Last month, I was in D.C. with the Access Fund and American Alpine Club for their 4th annual Climb The Hill. It was an opportunity for Winter Wildlands Alliance to join forces with the climbing community and educate representatives, policy makers, and top land management administrators on the importance of public lands, outdoor recreation, and climate change. We also joined the D.C. Youth Climate Strike activists on their march to Capitol Hill to call for an eventual end to the use of fossil fuels. It was 90 degrees during the Climate March—unseasonably warm, even for D.C.

Back in the office, David and I have been working with Snowlands Network, Friends of Plumas Wilderness, and the Pacific Crest Trail Association to review and craft objections to the (almost-final) Plumas Winter Travel Plan. The Plumas is the last of the 5 California National Forests that started winter travel planning right after the Over-Snow Vehicle Rule was finalized in 2015. We’ve seen some dramatic improvements in in Forest Service winter travel planning as we’ve been working on these plans and the Plumas definitely gets a gold star for “most improved.” Overall, we’re pretty happy with the Plumas plan, and our objections are focused on making a few targeted improvements to better protect historic backcountry ski zones.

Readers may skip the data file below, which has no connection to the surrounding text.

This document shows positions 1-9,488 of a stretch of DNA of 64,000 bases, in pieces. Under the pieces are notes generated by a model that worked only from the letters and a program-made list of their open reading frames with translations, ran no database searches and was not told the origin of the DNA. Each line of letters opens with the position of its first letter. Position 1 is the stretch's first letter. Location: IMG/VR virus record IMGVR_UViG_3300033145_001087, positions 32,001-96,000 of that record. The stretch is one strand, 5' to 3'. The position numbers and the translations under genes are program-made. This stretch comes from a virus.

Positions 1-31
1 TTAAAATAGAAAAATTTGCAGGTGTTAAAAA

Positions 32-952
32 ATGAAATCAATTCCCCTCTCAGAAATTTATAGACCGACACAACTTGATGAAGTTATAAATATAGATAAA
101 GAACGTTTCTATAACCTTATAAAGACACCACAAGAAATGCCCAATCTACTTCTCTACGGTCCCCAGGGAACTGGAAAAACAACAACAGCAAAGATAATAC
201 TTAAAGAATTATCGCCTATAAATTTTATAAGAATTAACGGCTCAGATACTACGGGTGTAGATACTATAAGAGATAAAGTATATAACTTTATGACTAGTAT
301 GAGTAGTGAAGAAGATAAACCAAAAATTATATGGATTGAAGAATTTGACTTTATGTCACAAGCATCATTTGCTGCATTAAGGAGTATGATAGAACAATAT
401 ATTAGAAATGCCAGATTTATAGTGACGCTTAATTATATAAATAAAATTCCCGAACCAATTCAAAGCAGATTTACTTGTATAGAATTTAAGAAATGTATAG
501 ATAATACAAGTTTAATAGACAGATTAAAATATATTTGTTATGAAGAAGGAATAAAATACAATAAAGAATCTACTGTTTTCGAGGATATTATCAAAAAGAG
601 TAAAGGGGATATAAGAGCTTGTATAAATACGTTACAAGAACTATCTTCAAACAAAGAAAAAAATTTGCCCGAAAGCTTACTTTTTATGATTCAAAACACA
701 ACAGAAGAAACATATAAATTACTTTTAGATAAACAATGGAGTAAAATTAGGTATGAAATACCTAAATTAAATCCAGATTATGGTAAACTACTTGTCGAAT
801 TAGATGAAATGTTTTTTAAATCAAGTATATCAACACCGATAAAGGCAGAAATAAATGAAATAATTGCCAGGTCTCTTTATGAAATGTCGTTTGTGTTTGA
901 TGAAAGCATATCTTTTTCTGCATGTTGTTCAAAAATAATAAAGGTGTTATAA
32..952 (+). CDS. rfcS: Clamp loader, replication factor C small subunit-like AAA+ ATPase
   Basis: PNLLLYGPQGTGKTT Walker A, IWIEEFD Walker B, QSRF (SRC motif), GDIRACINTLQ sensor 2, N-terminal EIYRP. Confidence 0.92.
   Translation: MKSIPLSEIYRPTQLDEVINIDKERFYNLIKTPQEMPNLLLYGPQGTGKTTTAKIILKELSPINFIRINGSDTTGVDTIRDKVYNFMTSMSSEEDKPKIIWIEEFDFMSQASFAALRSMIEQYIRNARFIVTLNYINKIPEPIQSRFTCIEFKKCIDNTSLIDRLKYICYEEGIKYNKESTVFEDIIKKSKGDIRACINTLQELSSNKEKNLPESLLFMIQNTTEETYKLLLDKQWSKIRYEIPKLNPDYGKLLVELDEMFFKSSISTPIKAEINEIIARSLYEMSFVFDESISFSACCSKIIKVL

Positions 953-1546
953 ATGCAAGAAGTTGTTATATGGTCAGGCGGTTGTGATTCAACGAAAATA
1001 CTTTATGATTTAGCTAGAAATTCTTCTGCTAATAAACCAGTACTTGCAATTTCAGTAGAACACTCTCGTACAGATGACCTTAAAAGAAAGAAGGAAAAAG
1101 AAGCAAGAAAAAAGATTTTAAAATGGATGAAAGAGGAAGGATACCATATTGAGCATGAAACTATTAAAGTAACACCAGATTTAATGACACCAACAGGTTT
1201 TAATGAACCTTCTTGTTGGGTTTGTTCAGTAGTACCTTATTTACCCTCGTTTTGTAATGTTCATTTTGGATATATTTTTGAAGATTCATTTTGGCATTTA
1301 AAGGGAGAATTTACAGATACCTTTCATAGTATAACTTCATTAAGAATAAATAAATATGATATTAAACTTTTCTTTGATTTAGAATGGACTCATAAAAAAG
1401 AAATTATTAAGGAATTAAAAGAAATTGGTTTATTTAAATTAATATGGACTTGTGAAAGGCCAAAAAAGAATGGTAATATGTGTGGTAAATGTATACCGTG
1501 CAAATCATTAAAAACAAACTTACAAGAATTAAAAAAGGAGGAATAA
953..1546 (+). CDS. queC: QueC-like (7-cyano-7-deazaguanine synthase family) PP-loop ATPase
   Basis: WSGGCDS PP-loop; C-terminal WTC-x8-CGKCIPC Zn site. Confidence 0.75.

Elsewhere in California, David has been leading the charge on Sierra and Sequoia forest planning. In conjunction with our Outdoor Alliance partners, we’re advocating for new Recommended Wilderness areas, better and more sustainable management of outdoor recreation, and protections for backcountry areas that support a wide range of outdoor recreation activities.

We’ve also been working with partners in Alaska to review the Chugach National Forest’s draft forest plan. We’re very concerned about the Forest Service’s proposals to decrease protections for the 1.9 million acre Nellie Juan-College Fjord Wilderness Study Area in the Prince William Sound. Despite strong public support for increasing protections for this amazing place, the Forest Service has decided not to recommend key parts of the WSA for Wilderness and they’ve cut important Wilderness management language out of the plan. We’ll be filing an objection to the draft plan to fight for the Wilderness Study Area.

Photo Credit: Courtesy of Friends of Plumas Wilderness